What Pet Travel Documents Are Needed to Travel to Australia?
You won’t find a more pet-loving country to move to than Australia. Because the Aussies care so much about their companion animals as well as their vastly diverse wildlife, they are very strict about importing cats, dogs, and other pets. The country may be huge, but it is ultimately an island. Keeping out unwanted pests and diseases – rabies, in particular – is critical for everyone’s health and safety, animals and humans alike.
But don’t let that scare you. As long as your furry beloved has all his paperwork in order, he will be welcomed with open paws. The Australian Department of Agriculture provides step-by-step guides to help you, but you’ll find all the basics below.
Perhaps the best news is that Australia requires all imported pets to arrive as manifest cargo, under the auspices of a professional animal transporter. That’s us! We’ll be with you every step of the way, from our first conversation through advice and reassurance, to whisking your pet through Australian customs and on to the quarantine facility. (Yes, sorry, a short stay here is also required.) You can look forward to a tail-wagging experience instead of worrying about making a mistake or missing a detail.
For information about assistance dogs, please see Section 5 below.
Pet Travel Documents & Requirements
For our purposes here, we will also assume you’re currently a resident of the United States. Where you live now matters, because Australia categorizes countries according to their rabies status, and your country’s rabies status dictates some of the import requirements for your dog or cat. The US is in Category 3 (rabies does exist, but it is considered controlled.)
You must provide a health certificate completed and signed by your veterinarian. You cannot use the standard USDA APHIS Form 7001 or the health certificate provided by the Australian government. You must use the Australia-specific health certificate available on the APHIS website.
The certificate must also be endorsed by the USDA veterinarian in your state. In addition, your pet must receive a final physical exam from a USDA accredited vet within 5 days of departure.
Dogs and cats entering Australia must have an import permit, unless you are coming from New Zealand or Norfolk Island. Do not take this lightly, because failure to follow the rules could result in longer quarantine, your pet being sent home, or worse. You may submit the permit and other documentation (USDA-endorsed RNATT Declaration, FAVN Rabies Titer Results, and current rabies vaccine certificate), along with your fee, online via the Biosecurity Import Conditions System.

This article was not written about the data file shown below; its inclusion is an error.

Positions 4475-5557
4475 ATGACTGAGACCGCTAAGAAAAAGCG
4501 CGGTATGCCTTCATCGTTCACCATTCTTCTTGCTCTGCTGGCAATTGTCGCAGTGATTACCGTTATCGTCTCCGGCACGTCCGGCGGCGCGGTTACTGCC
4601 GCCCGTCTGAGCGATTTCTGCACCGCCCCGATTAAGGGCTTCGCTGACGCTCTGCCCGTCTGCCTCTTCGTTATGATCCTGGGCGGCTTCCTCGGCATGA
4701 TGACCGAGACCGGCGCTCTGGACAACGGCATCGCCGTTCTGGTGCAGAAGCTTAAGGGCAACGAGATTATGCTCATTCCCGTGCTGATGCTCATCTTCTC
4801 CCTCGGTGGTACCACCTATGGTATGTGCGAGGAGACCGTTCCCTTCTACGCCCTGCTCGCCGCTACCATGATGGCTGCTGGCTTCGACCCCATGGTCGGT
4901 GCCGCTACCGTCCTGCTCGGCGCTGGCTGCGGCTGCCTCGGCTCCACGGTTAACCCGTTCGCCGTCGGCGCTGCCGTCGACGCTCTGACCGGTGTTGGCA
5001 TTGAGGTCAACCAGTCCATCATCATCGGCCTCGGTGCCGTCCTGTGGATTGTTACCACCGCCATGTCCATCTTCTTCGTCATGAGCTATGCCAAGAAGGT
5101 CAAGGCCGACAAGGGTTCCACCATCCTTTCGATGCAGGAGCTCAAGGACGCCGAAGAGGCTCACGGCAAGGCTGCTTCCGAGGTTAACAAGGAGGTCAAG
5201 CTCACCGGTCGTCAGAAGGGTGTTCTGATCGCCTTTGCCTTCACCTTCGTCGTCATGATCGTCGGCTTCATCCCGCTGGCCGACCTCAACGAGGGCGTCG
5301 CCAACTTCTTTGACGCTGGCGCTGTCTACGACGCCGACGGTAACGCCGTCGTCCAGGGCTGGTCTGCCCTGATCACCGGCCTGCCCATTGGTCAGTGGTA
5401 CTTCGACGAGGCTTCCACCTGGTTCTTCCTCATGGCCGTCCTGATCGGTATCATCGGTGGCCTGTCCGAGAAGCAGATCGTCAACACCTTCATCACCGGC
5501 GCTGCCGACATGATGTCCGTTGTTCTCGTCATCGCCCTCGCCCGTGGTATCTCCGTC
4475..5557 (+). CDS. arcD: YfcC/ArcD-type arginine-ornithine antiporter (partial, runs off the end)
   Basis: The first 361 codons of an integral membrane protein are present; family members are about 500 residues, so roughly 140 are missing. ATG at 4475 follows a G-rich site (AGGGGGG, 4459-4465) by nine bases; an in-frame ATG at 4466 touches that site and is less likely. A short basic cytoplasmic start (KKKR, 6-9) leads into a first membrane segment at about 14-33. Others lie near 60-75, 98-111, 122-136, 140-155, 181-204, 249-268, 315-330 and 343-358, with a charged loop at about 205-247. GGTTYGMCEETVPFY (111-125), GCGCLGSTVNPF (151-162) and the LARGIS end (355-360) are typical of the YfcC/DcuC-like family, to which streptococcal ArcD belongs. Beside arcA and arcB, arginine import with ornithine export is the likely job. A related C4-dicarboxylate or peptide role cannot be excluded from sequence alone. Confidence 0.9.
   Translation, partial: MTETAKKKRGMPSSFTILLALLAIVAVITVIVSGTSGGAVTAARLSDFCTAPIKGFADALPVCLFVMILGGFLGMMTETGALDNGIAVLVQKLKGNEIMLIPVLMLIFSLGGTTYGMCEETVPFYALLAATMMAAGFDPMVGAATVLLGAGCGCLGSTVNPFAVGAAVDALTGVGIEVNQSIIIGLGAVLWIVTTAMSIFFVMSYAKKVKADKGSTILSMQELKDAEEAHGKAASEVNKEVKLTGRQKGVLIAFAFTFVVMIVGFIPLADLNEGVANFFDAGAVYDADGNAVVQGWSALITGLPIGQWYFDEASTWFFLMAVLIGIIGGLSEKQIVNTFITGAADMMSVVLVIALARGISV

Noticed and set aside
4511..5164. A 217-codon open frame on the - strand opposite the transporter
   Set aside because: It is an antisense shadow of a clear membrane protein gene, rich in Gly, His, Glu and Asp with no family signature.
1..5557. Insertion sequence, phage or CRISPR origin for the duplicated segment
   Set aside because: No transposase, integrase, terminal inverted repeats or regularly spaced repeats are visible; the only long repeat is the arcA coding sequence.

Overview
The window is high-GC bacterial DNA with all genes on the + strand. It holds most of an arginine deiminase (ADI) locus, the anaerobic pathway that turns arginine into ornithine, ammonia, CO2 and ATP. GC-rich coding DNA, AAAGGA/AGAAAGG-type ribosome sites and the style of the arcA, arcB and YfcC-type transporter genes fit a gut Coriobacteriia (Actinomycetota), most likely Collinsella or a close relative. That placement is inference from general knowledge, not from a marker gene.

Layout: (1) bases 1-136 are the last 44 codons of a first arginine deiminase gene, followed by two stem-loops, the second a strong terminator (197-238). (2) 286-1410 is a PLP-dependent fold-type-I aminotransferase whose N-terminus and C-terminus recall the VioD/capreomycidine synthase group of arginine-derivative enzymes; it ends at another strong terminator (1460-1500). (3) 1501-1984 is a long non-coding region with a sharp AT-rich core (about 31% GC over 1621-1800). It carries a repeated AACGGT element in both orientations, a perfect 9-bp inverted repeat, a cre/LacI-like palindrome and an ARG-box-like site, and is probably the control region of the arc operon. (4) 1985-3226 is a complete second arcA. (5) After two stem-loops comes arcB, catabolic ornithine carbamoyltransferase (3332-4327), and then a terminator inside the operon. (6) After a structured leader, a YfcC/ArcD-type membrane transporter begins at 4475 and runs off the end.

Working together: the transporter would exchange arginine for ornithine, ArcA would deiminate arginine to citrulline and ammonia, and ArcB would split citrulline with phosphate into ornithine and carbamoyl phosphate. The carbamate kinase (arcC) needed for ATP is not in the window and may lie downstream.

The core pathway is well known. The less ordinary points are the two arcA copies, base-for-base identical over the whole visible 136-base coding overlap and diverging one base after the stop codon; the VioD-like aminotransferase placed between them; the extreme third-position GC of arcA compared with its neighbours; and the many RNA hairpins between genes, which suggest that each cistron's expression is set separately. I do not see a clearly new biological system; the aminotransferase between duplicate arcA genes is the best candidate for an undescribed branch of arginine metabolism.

Other than rabies, Australia does not require specific vaccinations for cats. However, they do have several recommendations you should consider.
- Feline enteritis (feline panleucopenia or feline distemper)
Dogs may be vaccinated against Leptospirosis, with the second initial vaccine or annual booster given at least 14 days before travel. Unvaccinated dogs must be tested for Leptospirosis (see below). Dogs coming from the US must receive full canine influenza immunization, at least 14 days before departure. (The primary vaccine is good only for 3-6 weeks, so your dog will need a booster before travel.)
Cats and dogs must be immunized against rabies prior to travel; they must be at least 90 days old at time of immunization. A three-year rabies vaccine is acceptable. All vaccines must be inactivated or recombinant, approved for use in dogs/cats, and valid at time of transport
Pets must also undergo a Rabies Antibody Titer Test, a blood test that confirms their rabies vaccine is working properly, with passing result (>/= 0.50 IU/mL). There is a mandatory 180 day waiting period before your pet can travel after the RNATT blood sampling. All civilian Rabies Testing must be completed at The Rabies Laboratory at Kansas State University. Results from the lab must be in English, on the lab’s letterhead, and accompany the RNAT test declaration – signed by your vet.
Treatments for Pests
- Dogs and cats must be treated for external parasites, including fleas and ticks, before travel.
- For Dogs: the first treatment must be at least 21 days prior to Ehrlichia testing (see below) and must be kept current until travel.
- For Cats: the first treatment must be at least 21 days prior to travel and must be kept current.
Dogs and cats must also be treated for internal parasites, including both nematodes and cestodes, twice prior to travel. The first treatment must be with 45 days of travel and at least 14 days prior to the second treatment. The final treatment must be given within 5 days of travel. You can find a list of approved products here.
For all secondary blood tests, the blood draw must be done within 45 days of travel, have a negative result, and be done at an approved lab. The below tests are solely for dogs; cats only require the Rabies Antibody Titer.
- Ehrlichia Canis (required for all dogs): Blood draw must be done at least 21 days after the first external parasite treatment. Only the Indirect Fluorescent Antibody Test or IFA is accepted.
- Leishmania Infantum (required for all dogs): Can be either an IFA or an ELISA (Enzyme-Linked Immunosorbet Assay)
- Leptospira sv. Canicola (if the dog is not fully vaccinated as noted above): only the Microscopic Agglutination Test or MAT is accepted.
- Brucella Canis (for intact dogs only, if your pet is spayed or neutered, this is not required): Three different test types are accepted -- IFA, Tube Agglutination Test (TAT) and Rapid Slide Agglutination Test (RSAT). If your dog is intact, they cannot be mated from 14 days prior to Brucella testing until export.
Photo of Pet
Australia does not require you to submit a photo of your pet along with their other documentation.